But lots of positives me thinks. I'm looking forward to Birmingham next Sunday. We have good options in almost every position..even young Fabio did well for the minutes he was on the Wembley turf, and the old man Giggsy...great vision and control for Roo's 92nd minute equalizer.
For a footballing pessimist, i feel rather happy and hopeful going into the new season. can keep that Chelsea.

Friday, 7 August 2009


One of the biggest things that annoys me about modern football is how it's governing body is unable to embrace current technology.

I fully understand how people want to keep the game "pure". A simple contest between 22 players. That the spectacle is the skill on the pitch, and not the 300 camera angles that can be offered. Football is a fantastic sport at its basic core. Controlling a ball with your feet? Strange concept in many ways when you assess it. Developed in Britain in the 19th century and then exported to every continent on the globe..a totally unrivalled success. Why should it be changed at all? Stuff your technology and confusion!

Au contraire my little Sepp Blatters!

Now, I'm looking at the professional game. I'm not interested in the kick-about in the park (God knows we used to manipulate the game there: Jumpers for goalposts, headers and volleys, next goal wins...hardly following in the spirit of its Victorian inventors!) Truth is that at the highest level of the game the rules need to be looked at. This is because the outcome of so many games now borderline on farce. Balls that did or didn't cross lines. Offsides that were on. On-sides that were off. Unseen elbows in the face when the ref was scratching his arse. Players feigning injury to run the clock down...when there's half an hour to go. Yes, the theatre of the beautiful game is turning into a Pantomime. But we can cure this virus with ease:

Embrace technology.

Now I'm not asking for the pitch to be turned into a triangle shape, with 15 referees and the players to wear infra red tags to determine if they beat the last defender lawfully or not. But what i do suggest is just too radical for many to comprehend..that it would "destroy" our game and that "we would always have ten minutes of stoppage time" per match. I say "calm down calm down" ( a mock scouse accent)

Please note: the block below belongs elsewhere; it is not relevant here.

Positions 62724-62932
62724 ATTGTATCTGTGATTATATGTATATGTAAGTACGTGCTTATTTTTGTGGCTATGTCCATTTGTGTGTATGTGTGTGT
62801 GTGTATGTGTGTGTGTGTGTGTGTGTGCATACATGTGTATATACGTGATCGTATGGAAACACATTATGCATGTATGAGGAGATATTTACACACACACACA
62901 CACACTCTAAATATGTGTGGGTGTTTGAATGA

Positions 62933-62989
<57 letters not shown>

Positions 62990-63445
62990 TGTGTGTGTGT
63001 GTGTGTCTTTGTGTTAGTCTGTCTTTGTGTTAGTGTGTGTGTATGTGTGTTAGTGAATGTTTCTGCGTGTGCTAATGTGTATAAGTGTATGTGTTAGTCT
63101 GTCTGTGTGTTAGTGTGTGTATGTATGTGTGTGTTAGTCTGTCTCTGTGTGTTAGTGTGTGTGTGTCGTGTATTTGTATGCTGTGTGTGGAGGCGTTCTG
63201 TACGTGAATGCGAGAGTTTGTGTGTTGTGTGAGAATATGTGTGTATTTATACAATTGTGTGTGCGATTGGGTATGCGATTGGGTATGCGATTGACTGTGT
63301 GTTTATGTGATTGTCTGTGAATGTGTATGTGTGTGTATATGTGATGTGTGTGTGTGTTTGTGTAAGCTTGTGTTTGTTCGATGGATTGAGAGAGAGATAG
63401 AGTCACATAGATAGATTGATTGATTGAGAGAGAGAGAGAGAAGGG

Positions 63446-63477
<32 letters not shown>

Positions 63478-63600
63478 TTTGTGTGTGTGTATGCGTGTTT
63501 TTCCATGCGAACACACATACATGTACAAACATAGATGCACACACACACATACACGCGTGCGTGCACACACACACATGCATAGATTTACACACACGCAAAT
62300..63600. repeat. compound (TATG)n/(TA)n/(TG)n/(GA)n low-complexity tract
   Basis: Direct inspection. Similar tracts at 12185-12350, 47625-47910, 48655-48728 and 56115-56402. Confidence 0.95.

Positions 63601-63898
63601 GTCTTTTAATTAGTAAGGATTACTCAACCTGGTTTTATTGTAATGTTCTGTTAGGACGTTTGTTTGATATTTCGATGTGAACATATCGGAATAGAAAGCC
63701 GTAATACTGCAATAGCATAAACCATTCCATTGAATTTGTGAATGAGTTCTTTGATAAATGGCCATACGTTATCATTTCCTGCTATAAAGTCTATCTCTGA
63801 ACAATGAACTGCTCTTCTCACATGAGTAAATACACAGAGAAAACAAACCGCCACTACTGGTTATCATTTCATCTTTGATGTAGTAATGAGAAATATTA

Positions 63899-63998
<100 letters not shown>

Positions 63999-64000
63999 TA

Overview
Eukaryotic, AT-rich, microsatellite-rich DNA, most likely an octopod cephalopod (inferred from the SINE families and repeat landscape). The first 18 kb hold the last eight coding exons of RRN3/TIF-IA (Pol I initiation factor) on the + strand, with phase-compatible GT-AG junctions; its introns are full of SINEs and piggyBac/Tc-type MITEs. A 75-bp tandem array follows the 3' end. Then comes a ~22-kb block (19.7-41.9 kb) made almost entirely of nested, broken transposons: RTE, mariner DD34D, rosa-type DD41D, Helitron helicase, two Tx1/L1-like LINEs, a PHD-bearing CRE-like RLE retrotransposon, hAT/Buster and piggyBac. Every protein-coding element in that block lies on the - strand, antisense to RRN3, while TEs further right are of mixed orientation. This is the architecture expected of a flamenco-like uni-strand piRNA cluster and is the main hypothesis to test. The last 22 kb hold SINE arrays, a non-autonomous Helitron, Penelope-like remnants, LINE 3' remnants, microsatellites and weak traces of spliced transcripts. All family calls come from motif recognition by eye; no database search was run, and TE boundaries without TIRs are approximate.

Firstly, I want a Timekeeper in the stand. Yes, like rugby. No more stoppage time. No more wondering where the ref found that extra two minutes. Nice and simple. Clock gets stopped during stoppages. Game ends when the ball leaves play on, or after, 90 minutes. Its almost too easy NOT to implement it.

Secondly, I want Video Referees. Now many who advocate this with me say "oh, only for goal line decisions, only for this and only for that" Stuff it! I want the option for any decision to be reviewed if the on pitch official is not happy. If the ref wants a tackle to be reviewed then so be it. If it's an offside, or a goal line clearance, or a punch in the face, it is all relevant. Football is too fast and physical these days for one man and his two flagged cronies to make a decision about something at the speed of light..quicker than the eye can see. We spend so much time demonising these men, because they failed to see a ball go a centimeter over the line from 30 yards away...damn their judgement and their eyesight! Time keeping would not be an issue with any of this because, of course,.....there would be no stoppage time to speak off.

There is only one more new law/rule i would like to see implemented. And i understand that this is controversial and will never happen...not ever!

I would implement sin bins. The on field discipline of stern talk, yellow card, sterner talk, red card is way out of date. In fact, it is wholly ineffective. I would tweak this system to give a more instantaneous punishment to teams. I would break down the caution process. (Now stay with me on this one) I would have 3 separate cautions: 5 minutes in the sin-bin, 15 minutes in the sin-bin, and a red card, the same as it is today. The 5 minute caution would be for back-chatting, ungentlemanly conduct, general minor indiscipline like not standing back ten yards from a free kick and time-wasting. The 15 minute sin-bin offence would mirror the more classic yellow card offenses: a bad tackle, serious breach of conduct, deliberate handball, etc. And then of course the red card remains as it is, as it is already an instantaneous punishment.